It’s an itsy bitsy week for me, rushing around to get things organized for a week away with the Blondes. We are four friends (with varying degrees of blondness), with friendships that go back more years than I like to add up, to our days working together at Time Out. Three of us are still journalists, one now also a playwright and the fourth a dedicated film buff. We all have children (two are glamorous grannies) and we’ve been friends since any of us had any commitments, living on a shoestring in rented flats near down-town Kings Cross, then where Time Out’s offices were located in a ramshackle multi-floored building before we moved to Covent Garden and then Tottenham Court Road. We are off to Kotor, in Montenegro, for a week, leaving on Thursday.
Lucky me, I’m the gooseberry for lunch at the River Café with The Barrister and his mum. We are celebrating her ninety-second birthday but no-one would guess this spry, sharp, beautifully turned out lady had reached such an impressive age. The B and I decide to cycle, a lovely 15 minute riverside ride from my house. Foolishly I ignore the darkening sky and dress inappropriately, so we get soaked on the way back. But I’m getting a head of myself. We have an early table and already, by 12.30, the restaurant is half full, the place buzzing. Today’s lunch menu is as enticing as ever, written in that distinctive hand, the antipasti, primi, secondi on one side of the single sheet, gelati del River Café, dolci and formaggi, on the reverse. I think of Rose (Rose Gray, also an ex-Time Outer), partner to Ruthie Rogers, whose untimely death is still sadly missed here. The even more distinctive, instantly recognisable RC logo with its wavy blue underlining was probably first penned by Rose or sculptor husband David Macilwaine (www.davidmacilwaine.com). The B chooses calamari ai ferri, a dish so popular I doubt they can ever take it off the menu. The chargrilled squid is etched with a fine lattice and served with scraps of fresh red chilli in olive oil with wild rocket (now a staggering £23), and Liz and I both opt for granchio, freshly picked, mainly white crab tossed with crushed green beans and a lavish dusting of Sardinian bottarga. This turns out to be a sublime and stunningly generous mound of white and green soft food, the plate lavishly speckled with orange/yellow salty, fishy bottarga (cured cod roe). My it was good, so good, we had a doggy bag for leftovers. As rain lashed the windows and the outside tables were hurriedly tidied away, we three tucked into maltagliati, hand-cut pasta with pork slow-cooked in Calvarino (Soave) and herbs. Melt in the mouth pork, silky, tender pasta and rich gravy. Perfect.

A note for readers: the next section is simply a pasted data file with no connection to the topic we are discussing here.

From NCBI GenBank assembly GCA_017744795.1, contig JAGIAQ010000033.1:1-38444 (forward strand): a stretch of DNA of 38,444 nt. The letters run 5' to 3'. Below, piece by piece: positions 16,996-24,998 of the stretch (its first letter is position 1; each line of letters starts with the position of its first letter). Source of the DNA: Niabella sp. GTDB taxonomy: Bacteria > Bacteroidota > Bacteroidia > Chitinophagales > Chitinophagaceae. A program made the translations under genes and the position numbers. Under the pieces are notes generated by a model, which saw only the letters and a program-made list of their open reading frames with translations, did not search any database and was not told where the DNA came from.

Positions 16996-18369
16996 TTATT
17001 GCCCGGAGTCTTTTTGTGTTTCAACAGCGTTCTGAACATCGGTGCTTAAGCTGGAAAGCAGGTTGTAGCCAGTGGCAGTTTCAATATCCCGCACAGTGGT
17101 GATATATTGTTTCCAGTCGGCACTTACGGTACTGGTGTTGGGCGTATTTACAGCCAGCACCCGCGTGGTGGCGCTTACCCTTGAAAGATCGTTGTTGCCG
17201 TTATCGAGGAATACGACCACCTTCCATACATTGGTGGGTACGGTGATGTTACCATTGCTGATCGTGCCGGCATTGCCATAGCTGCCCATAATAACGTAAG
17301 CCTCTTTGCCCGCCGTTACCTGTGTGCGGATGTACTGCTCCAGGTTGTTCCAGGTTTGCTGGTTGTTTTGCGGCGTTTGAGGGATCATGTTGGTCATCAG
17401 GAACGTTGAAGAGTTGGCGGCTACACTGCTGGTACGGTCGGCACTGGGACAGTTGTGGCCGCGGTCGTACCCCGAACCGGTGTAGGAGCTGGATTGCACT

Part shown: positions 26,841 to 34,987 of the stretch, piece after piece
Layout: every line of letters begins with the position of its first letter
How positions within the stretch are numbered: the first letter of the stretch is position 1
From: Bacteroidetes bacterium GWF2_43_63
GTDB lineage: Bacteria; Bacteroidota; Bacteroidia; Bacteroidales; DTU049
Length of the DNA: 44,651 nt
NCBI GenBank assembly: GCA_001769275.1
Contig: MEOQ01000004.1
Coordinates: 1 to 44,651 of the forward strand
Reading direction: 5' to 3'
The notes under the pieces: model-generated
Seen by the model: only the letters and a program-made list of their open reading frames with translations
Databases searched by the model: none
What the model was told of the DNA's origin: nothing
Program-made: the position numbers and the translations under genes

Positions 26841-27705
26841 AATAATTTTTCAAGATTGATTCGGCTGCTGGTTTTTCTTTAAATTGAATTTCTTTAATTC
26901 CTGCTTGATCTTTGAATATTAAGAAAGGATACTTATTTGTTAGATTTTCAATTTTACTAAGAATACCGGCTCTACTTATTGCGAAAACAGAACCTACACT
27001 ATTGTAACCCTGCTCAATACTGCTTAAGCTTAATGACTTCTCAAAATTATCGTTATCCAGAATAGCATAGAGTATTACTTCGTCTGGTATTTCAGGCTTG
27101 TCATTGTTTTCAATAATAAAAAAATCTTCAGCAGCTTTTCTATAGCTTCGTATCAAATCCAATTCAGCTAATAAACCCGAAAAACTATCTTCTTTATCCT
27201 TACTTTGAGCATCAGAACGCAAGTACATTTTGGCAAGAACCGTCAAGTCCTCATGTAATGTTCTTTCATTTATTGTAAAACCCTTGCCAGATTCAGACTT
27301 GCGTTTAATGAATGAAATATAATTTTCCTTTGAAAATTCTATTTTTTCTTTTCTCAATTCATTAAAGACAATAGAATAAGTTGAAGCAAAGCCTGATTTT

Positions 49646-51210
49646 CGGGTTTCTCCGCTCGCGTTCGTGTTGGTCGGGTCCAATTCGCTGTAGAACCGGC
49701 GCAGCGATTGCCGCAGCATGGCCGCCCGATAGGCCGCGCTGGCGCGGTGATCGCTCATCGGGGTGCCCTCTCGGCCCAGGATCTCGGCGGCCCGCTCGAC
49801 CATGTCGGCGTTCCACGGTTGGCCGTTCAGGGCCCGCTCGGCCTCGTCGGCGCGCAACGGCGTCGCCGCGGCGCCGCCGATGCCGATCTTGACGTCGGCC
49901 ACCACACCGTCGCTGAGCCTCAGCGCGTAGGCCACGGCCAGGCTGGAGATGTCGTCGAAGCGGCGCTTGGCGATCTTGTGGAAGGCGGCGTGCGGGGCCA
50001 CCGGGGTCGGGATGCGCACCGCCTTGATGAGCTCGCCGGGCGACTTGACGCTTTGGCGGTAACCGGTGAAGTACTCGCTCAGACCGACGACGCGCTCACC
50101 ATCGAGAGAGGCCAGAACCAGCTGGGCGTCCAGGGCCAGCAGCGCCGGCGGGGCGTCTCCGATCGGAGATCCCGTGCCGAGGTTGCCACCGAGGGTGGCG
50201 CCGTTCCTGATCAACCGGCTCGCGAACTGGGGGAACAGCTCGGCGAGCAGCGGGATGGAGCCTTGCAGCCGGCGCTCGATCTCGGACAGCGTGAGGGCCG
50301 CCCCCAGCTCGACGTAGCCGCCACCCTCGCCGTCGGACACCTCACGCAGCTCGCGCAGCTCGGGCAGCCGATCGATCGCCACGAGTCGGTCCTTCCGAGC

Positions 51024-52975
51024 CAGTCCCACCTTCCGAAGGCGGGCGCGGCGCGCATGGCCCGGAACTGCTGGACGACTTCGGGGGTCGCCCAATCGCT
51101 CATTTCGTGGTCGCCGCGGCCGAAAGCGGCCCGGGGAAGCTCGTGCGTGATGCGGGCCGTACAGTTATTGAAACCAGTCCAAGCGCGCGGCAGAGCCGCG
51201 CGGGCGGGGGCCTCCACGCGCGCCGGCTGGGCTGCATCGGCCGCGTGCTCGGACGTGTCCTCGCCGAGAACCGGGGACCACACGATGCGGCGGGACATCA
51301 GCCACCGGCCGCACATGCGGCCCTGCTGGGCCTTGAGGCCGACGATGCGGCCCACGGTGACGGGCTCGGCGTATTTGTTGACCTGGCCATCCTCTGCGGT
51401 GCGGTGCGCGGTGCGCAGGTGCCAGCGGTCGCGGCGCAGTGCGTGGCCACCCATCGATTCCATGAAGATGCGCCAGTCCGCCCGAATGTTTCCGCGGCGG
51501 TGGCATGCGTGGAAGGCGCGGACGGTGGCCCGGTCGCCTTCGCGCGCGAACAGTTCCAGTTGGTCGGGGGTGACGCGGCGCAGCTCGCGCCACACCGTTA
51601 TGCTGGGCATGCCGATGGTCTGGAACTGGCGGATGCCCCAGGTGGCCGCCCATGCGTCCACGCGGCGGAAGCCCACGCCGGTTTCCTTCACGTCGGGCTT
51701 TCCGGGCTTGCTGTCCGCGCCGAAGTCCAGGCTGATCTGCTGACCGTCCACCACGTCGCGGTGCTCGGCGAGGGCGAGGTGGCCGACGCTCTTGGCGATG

Supper was the most perfect cauliflower cheese. The milky, cauli water flavoured sauce enriched with crème fraiche, the flavour piqued with Dijon mustard and a splash of white wine, adding hard-boiled eggs with par-boiled chunks of cauli. I follow my mum’s preference for including some of the stalk, the top turned into a thick, golden carapace with finely grated Parmesan and fine breadcrumbs. Yum, yum.
Up at the crack to welcome Wayne and Wayne from www.wheelersflowers.com to cut back my garden triffids and wave goodbye to The B, heading off to Trinidad on a case. I’m on granny duty later, but faff around all morning and treat myself to a bought carton of Waitrose mushroom soup (pepped up with a splash of sherry and squeeze of lemon) for lunch and Secret Smokehouse smoked salmon on toast for supper with cheese on toast to follow. Early bed and no booze.